The Genetic Lottery: Sickle Cell Anaemia and Me

by Tamilore Awosile, Year 13, The Haberdashers’ Aske’s Boys’ School, Hertfordshire.

I was born with sickle cell anaemia, a genetically inherited blood disorder which affects approximately 4.4 million people worldwide. In the UK, it is particularly prevalent in people of African or Caribbean heritage.

Sickle cell is caused by a mutation in the DNA of the HBB gene responsible for producing the beta-globin chains in haemoglobin, the oxygen-carrying molecule in red blood cells. The mutation causes deoxygenated haemoglobin molecules to stick together inside red blood cells, producing abnormal, sickle-shaped red blood cells.

Normal red blood cells are round, allowing them to flow easily through blood vessels. However, due to their shape, sickle blood cells can become stuck in blood vessels, causing a painful episode known as a “crisis”, which can be severe and cause debilitating pain. Other problems associated with this condition include an increased risk of serious infections and anaemia, as well as more severe complications such as acute chest syndrome and stroke. Sickle cell is inherited when both parents are carriers of the allele for the mutated HBB gene. In this scenario, there is a 1 in 4 chance of having a child with sickle cell. I am that 1 in 4 chance.

At nine, I was diagnosed with right hip avascular necrosis, a complication caused by my sickle cell. It occurs when sickle cells block the blood flow in the vessels which supply the hip bone. Consequently, the bone tissue does not get enough oxygen and dies. The loss of tissue caused my right femoral head to change shape, and it is now one centimetre shorter than my left hip. This means I walk with an often-pronounced limp, which is managed by wearing an orthotic shoe lift. Personally, this has been one of the most challenging aspects of living with sickle cell, both emotionally and physically. It has limited my ability to participate in contact sports, meant I’ve had to use a crutch for extended periods of time, and has made me self-conscious about the way I walk. Unlike other aspects of living with sickle cell, which are very much hidden, my avascular necrosis is very much out on display.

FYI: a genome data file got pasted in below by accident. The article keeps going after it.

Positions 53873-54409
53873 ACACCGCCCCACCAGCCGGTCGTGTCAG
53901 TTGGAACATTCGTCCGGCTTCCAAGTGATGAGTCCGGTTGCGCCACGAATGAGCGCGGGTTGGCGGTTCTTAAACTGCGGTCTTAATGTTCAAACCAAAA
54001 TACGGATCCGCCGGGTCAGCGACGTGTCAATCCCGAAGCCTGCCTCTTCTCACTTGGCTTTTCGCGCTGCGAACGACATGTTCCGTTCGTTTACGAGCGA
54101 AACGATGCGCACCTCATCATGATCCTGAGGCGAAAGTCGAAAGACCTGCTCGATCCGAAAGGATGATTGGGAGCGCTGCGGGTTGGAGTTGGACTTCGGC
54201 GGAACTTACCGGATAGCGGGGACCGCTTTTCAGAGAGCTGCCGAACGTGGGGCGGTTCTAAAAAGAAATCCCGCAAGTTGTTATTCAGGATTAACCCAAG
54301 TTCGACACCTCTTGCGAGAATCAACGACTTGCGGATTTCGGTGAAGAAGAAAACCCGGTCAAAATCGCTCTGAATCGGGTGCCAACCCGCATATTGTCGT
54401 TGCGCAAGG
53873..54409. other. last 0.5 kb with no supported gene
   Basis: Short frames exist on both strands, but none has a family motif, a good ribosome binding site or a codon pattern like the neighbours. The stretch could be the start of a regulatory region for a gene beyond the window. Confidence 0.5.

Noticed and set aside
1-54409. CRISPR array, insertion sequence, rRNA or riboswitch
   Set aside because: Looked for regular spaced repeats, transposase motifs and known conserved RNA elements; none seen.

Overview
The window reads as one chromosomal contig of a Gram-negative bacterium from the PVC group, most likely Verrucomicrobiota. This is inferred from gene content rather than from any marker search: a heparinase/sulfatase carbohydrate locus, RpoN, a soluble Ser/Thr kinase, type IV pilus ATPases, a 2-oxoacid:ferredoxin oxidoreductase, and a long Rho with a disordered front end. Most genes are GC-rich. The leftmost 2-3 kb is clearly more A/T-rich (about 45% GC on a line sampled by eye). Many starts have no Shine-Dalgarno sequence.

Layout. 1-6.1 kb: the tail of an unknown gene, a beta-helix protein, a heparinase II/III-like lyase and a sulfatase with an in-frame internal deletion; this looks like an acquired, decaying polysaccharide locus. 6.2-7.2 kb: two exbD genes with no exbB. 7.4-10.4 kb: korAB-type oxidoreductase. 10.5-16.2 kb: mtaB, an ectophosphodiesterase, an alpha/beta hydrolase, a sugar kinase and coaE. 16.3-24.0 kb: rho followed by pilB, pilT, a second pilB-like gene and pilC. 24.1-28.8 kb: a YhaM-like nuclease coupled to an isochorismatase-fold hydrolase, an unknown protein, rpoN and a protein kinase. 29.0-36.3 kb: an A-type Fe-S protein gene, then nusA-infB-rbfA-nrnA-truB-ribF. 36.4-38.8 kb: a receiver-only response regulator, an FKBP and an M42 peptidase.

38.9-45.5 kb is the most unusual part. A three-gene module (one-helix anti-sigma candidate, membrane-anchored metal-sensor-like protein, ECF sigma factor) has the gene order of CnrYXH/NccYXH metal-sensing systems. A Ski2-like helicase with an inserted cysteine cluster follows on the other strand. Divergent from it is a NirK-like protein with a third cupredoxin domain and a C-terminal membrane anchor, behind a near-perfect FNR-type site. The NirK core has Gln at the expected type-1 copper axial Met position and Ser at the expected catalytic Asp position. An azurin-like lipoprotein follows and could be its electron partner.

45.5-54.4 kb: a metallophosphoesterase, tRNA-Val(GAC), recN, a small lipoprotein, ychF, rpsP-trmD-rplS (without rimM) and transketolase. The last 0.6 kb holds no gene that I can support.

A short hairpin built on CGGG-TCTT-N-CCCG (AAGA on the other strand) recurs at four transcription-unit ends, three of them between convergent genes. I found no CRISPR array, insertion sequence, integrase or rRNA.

On my fifth birthday, I experienced my most severe complication with sickle cell: acute chest syndrome. I was on the verge of respiratory failure, with dangerously low levels of blood oxygen when I was intubated, rushed to intensive care, and put on a ventilator. It was in the aftermath of this incidence that I was first prescribed hydroxycarbamide. Hydroxycarbamide is the only medication licensed in the UK for the prevention of recurrent painful crises and acute chest syndrome in patients with sickle cell. Around 13% of patients with sickle cell anaemia with the UK National Haemoglobinopathy Registry use hydroxycarbamide. Hydroxycarbamide works by increasing fetal haemoglobin levels in red blood cells, preventing them from turning into sickle cells, thereby reducing episodes of painful crises. Hydroxycarbamide has completely revolutionised my quality of life. It has led to a reduction in painful crises, incidences of acute chest syndrome and hospital admissions. This has allowed me to focus on leading a normal childhood and adolescence.

Science has the potential to further impact the lives of sickle cell patients. However, this has been inhibited by many socioeconomic factors, something reflected in the resources currently allocated to sickle cell research. In the US, sickle cell (a condition mainly affecting ethnic minorities) affects three times more people than cystic fibrosis (a condition which primarily affects the Caucasian population). However, cystic fibrosis receives 3.5 times more funding from the National Institutes of Health, and 400 times more funding from national foundations. With a fairer allocation of resources, there is so much more science can achieve for patients with sickle cell, helping to transform their everyday lives.

Science has improved people’s lives throughout history and will continue to do so. My life is a prime example of this. The hydroxycarbamide I take daily, the ventilators that breathed for me in intensive care, and the transfusion machines that have exchanged my blood only exist because someone dedicated countless hours to research. In the future, I hope to pursue a career in scientific research. I want to be part of life-changing discoveries.